Sunday, October 08, 2017


According to the Iranian resistance-NCRI - Mohammad Nazari political prisoner in Gohardasht prison in Karaj is on his seventy day of hunger strike. Mohammad Nazari, by hunger strike is protesting his legal status and Iran regime’s failure to address his situation. One of his requests is to be transferred to a prison in Iranian Kurdistan province such as Mahabad or Orumiyeh. He has fallen unconscious several times during the hunger strike and the prison officials have not done anything about the prisoner's requests. Mohammad Nazari, was arrested in 1993 on the charges of having contact with Kurdish parties and was sentenced to death after false confession taken under torture. However, due to the pressure of human rights organizations, his death penalty was reduced to life imprisonment in 2007 and he was then transferred from Orumiyeh to Rajaei-Shahr prison.

According to state-run Rokna news agency Oct. 7, Zohreh Ghasemi from Isfahan a 9th term medical student, suffocated by gas while taking shower in the dormitory of the Medical Sciences University of Shahr-e Kord, south central Iran. She died on the way to hospital.
Female students have time and again protested their living conditions in the dormitories.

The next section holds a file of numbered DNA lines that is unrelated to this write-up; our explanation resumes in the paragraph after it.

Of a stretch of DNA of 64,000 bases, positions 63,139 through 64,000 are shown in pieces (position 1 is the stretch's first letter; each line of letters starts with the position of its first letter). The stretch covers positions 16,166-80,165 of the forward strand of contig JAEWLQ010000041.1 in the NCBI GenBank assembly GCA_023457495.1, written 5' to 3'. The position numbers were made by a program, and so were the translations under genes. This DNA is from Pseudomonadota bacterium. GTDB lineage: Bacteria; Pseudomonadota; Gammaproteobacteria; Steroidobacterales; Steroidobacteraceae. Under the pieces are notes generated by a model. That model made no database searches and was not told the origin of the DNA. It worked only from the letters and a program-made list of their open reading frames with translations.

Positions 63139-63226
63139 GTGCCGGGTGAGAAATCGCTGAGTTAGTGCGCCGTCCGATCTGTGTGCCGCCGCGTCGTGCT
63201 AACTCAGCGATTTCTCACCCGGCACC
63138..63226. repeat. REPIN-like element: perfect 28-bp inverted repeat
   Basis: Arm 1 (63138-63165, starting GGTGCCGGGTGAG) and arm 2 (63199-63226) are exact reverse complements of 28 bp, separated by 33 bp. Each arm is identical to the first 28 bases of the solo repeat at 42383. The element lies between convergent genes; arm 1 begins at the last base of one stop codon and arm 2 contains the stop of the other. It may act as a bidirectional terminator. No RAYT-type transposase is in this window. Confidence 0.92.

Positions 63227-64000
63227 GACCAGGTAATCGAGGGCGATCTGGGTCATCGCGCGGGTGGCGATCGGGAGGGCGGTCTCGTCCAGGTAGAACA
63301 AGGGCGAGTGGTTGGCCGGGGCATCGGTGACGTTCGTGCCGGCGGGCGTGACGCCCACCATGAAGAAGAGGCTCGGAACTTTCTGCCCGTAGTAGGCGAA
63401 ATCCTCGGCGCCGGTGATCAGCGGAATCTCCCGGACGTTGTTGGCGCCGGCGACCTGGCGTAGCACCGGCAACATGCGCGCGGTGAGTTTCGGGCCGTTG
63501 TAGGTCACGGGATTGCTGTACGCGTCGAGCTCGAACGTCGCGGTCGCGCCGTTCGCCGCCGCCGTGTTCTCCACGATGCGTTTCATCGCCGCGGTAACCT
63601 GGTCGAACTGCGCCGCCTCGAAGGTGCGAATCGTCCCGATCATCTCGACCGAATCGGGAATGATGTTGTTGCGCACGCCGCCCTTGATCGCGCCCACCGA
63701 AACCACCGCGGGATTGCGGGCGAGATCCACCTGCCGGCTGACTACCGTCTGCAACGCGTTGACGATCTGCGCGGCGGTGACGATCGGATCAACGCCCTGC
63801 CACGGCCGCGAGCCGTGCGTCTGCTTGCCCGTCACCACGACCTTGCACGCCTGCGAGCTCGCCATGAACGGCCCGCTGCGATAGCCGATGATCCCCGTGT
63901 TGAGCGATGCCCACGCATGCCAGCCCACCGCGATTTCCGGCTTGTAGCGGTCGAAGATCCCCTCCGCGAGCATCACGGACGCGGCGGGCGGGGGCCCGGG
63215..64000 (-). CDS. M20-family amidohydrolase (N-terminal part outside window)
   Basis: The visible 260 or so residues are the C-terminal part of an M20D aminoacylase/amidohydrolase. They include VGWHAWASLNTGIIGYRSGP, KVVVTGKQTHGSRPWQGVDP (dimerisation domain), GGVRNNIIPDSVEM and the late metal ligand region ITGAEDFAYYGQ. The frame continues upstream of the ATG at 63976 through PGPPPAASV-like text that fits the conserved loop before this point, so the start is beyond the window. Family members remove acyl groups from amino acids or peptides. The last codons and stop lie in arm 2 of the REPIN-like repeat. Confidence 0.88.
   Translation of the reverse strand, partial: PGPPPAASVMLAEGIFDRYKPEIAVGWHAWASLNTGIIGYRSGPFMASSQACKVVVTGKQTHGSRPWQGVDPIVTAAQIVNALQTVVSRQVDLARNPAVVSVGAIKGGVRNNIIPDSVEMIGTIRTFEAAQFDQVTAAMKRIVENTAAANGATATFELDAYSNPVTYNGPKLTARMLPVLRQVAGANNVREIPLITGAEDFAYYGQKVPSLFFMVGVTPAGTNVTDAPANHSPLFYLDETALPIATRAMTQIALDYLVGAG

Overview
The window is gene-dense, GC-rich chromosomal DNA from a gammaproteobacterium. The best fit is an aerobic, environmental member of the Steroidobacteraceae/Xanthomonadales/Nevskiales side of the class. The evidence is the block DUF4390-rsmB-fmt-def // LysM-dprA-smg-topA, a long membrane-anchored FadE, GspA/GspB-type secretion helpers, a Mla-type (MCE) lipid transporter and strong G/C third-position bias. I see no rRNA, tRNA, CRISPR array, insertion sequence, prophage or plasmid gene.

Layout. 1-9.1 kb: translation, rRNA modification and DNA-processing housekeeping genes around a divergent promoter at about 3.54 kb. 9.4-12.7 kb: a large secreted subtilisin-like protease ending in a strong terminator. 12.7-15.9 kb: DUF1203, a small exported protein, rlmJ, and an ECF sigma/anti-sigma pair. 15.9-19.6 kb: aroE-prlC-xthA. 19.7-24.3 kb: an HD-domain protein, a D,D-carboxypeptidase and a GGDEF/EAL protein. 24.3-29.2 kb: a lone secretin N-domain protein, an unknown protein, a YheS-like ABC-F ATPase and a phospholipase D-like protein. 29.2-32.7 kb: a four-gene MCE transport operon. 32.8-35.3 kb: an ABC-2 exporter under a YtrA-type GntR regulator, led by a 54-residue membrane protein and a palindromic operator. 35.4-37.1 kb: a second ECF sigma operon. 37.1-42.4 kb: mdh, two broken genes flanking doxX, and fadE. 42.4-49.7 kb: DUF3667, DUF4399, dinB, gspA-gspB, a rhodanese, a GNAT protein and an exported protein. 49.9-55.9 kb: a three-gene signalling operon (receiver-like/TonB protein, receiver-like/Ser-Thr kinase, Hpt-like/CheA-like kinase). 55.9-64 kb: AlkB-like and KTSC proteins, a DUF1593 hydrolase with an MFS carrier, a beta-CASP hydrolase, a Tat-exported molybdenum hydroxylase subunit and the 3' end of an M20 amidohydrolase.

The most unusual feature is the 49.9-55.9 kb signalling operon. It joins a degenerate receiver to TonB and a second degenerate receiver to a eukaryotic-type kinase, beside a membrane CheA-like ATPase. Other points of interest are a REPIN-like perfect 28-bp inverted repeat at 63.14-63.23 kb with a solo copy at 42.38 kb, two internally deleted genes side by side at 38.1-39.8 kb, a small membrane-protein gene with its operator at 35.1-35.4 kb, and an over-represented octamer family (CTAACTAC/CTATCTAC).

Women staged protests across from the Governor’s Office in Khorassan, northeast Iran, and the Headquarters of the Medical Sciences University of Lorestan, western Iran, on Saturday morning, October 7. In Khorassan Province, protesting women and stock owners of the Padideh Shandiz financial institute, wore white shrouds and staged a protest outside the Governor’s Office in Mashhad.
In Lorestan, Nurse’s aides held a protest outside the HQ of the Medical Sciences University in this province. The Ministry of Health has received 3.699.000 toumans ($113) tuition fee from the nurse’s aides, promising to recruit and employ them which never happened.

According to state-run ILNA news agency an estimated 500 teachers participated in Tehran's gathering on "World Teachers's Day" on Oct. 5. Female teachers actively and extensively participated in nationwide gatherings in cities such as Tehran, Yazd, Ahwaz, Shiraz, Mashhad, Tabriz and Gilan to name a few. They demanded not only their own legitimate rights but also the release of imprisoned teachers and political prisoners. Teachers changed, “Free imprisoned teachers, workers, and students”, “a teacher’s place is not in prison”, “we want a salary of at least 4 million toumans, over the poverty line”, and “we will persevere until our demands are met.”
Mrs. Farangis Mazloum, Soheil Arabis' mother also participated in the gathering in Tehran. Soheil Arabi, is a political prisoner who has been on hunger strike for more than 40 days.

 A number of contract teachers working in the town of Kangaver staged a protest gathering outside the Education Department on Wednesday, October 4, to protest against their unsuitable job conditions and low wages.
The majority of protesters were women.

Three Iranian Baha'i' women were sentenced to five years  in prison each for their religious beliefs. They have been identified as Helia Moshtagh, Nava Monjazeb Ghamsari and Negar Bagheri Taregh.
They had been free on bail since 2016, but were tried on October 4, 2017, in a Revolutionary Court and sentenced to 5 years in prison each on the charge of “acting against national security.”